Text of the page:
Monday 31 August 2020
POLLINATING A SUPERIOR GT GENE POOL
More than 1500 white bags are being carefully fitted to the flowering stems of radiata pine trees grafted in orchards in Mount Gambier in an important step towards creating superior genetics to grow the next generation of Green Triangle forests.
In what could be disguised by the distant eye as cockatoos grazing in the trees, these important isolation bags have been fitted by Tree Breeding Australia (TBA) field technicians in recent weeks at the Kilsby Road breeding site to provide the important pathway for effective cross pollination.
TBA is Australia’s leading research organisation, managing national tree improvement programs for radiata pine and blue gum and providing genetic evaluations to guide business development in the forestry sector.
TBA general manager Dr Tony McRae said the cross pollination or mating process involved taking elite male pollen, isolating the superior female flower and artificially pollinating it by injecting pollen, all trapped by the walls of the white pouch.
The pollination process occurs three times before the bags are removed with crews returning two years later to harvest the pine cone and draw out the seed which is then used in planting trials.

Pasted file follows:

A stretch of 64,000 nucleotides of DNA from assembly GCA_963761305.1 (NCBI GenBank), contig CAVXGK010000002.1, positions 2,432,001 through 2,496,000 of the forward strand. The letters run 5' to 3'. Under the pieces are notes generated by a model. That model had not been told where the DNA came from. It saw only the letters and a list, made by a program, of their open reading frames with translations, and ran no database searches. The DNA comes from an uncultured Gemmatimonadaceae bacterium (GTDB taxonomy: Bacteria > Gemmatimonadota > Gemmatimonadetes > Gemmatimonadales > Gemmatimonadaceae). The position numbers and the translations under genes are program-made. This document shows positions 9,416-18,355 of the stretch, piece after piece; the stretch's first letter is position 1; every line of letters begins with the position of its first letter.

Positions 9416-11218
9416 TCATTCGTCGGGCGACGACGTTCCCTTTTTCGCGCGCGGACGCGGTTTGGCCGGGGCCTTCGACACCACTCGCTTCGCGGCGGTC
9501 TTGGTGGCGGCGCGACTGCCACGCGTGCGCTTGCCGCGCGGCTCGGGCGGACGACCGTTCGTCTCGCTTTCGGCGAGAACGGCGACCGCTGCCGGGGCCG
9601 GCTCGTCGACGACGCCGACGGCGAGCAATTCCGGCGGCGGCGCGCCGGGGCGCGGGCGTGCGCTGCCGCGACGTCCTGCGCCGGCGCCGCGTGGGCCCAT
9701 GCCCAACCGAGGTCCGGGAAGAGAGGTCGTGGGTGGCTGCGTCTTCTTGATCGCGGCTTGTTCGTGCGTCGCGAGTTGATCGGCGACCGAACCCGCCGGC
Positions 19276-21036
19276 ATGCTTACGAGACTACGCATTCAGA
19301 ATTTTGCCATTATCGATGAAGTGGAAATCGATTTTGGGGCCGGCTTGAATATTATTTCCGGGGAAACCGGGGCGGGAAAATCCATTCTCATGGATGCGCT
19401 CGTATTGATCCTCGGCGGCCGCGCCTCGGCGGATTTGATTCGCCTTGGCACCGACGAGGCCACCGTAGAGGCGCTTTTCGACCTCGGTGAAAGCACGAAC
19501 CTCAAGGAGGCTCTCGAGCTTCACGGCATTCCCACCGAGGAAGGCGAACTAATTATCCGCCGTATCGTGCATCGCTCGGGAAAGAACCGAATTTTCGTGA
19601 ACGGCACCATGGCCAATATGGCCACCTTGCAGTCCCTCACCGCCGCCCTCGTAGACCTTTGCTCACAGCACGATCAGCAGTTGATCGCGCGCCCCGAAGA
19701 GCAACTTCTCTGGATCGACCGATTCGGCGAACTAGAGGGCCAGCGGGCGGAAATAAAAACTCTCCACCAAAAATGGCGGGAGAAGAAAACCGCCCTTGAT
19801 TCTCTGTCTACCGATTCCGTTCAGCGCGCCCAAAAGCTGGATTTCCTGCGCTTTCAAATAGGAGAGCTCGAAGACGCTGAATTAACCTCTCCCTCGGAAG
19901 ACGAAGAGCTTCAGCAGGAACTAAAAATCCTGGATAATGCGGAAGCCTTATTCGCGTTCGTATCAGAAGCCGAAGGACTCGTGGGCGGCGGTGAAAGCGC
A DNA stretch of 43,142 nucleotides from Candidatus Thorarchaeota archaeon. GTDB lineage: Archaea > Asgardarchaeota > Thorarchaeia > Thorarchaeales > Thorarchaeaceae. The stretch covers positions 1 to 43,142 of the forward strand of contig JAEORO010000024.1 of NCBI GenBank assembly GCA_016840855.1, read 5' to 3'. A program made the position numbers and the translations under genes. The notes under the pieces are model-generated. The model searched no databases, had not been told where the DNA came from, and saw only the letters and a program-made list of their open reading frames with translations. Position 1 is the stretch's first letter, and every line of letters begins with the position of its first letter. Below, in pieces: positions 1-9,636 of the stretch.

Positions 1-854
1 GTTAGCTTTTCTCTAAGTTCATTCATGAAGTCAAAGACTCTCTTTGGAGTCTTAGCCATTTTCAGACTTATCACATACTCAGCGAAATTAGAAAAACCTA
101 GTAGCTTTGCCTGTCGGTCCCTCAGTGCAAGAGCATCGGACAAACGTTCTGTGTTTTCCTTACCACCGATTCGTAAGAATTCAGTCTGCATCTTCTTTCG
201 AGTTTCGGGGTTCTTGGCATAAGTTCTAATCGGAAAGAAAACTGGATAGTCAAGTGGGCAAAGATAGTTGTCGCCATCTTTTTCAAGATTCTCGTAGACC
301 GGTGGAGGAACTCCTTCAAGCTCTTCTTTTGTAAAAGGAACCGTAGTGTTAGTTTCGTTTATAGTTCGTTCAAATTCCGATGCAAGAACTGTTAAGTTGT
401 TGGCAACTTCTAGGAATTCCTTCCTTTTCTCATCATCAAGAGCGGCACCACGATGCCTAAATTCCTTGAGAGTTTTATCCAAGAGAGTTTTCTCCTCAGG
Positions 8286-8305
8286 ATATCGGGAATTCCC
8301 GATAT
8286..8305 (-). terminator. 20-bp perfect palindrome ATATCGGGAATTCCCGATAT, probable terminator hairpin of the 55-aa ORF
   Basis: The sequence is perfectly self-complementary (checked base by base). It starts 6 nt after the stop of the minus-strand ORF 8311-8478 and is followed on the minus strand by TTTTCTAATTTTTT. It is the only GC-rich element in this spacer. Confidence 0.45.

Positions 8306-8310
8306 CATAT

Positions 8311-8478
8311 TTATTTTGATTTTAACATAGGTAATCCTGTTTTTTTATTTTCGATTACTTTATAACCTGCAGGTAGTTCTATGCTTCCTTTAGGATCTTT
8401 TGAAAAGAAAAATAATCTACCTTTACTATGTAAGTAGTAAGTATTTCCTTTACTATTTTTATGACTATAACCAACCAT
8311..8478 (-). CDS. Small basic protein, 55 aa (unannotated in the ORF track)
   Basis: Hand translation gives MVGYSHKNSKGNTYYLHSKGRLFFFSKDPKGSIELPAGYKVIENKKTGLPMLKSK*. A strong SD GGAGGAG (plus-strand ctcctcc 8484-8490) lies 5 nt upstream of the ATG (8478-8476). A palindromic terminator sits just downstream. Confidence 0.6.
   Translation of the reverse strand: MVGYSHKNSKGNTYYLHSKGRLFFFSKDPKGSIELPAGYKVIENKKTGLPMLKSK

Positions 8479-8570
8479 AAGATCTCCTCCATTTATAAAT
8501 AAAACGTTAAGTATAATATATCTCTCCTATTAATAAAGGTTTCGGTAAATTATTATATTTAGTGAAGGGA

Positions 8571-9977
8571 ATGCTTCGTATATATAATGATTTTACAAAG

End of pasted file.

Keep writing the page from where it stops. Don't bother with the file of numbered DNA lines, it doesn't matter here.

“We have worked for a number of years on generating superior genetics, identifying trees with the best growth rates, smaller branches, straighter growth habits, higher wood density and stiffness to suit the needs of forest growers. It’s these genes which are being used to pollinate these trees,” Dr McRae said.
“There is significant work undertaken in picking the right combination of genes, including examining their DNA sequence and ensuring it is mated with an appropriate unrelated partner that will result in the best breeding outcome.”
The results of this breeding research is shared globally, with companies in France and Sweden who want to learn from the Green Triangle’s research and generation of high-grade timber.
For more than three decades TBA have been working with forest growers to optimise their genetics to suit the local climate and environment to generate financial returns.
Working with NIFPI and the Green Triangle Forest Industries Hub, TBA research was now looking at how to use genomics in combination with conventional breeding to increase productivity and further strengthen radiata fibre for greater commercial building use.
GTFIH acting chair Ian McDonnell said the ‘genetic revolution’ was going to further build the Green Triangle’s profile as a world leader in the generation of sustainable high-grade log.
“There have been amazing innovations in our sector over recent decades but the years ahead look to be the most advanced yet,” Mr McDonnell said.
“This cross pollination is providing the pathway to generating superior wood that grows straighter and faster, provides stronger fibre and results in zero waste meaning more profitable outcomes for our growers and processors.
“This world class research by TBA is going to ensure our forest sector can continue to grow and thrive, creating new jobs for the next generation.”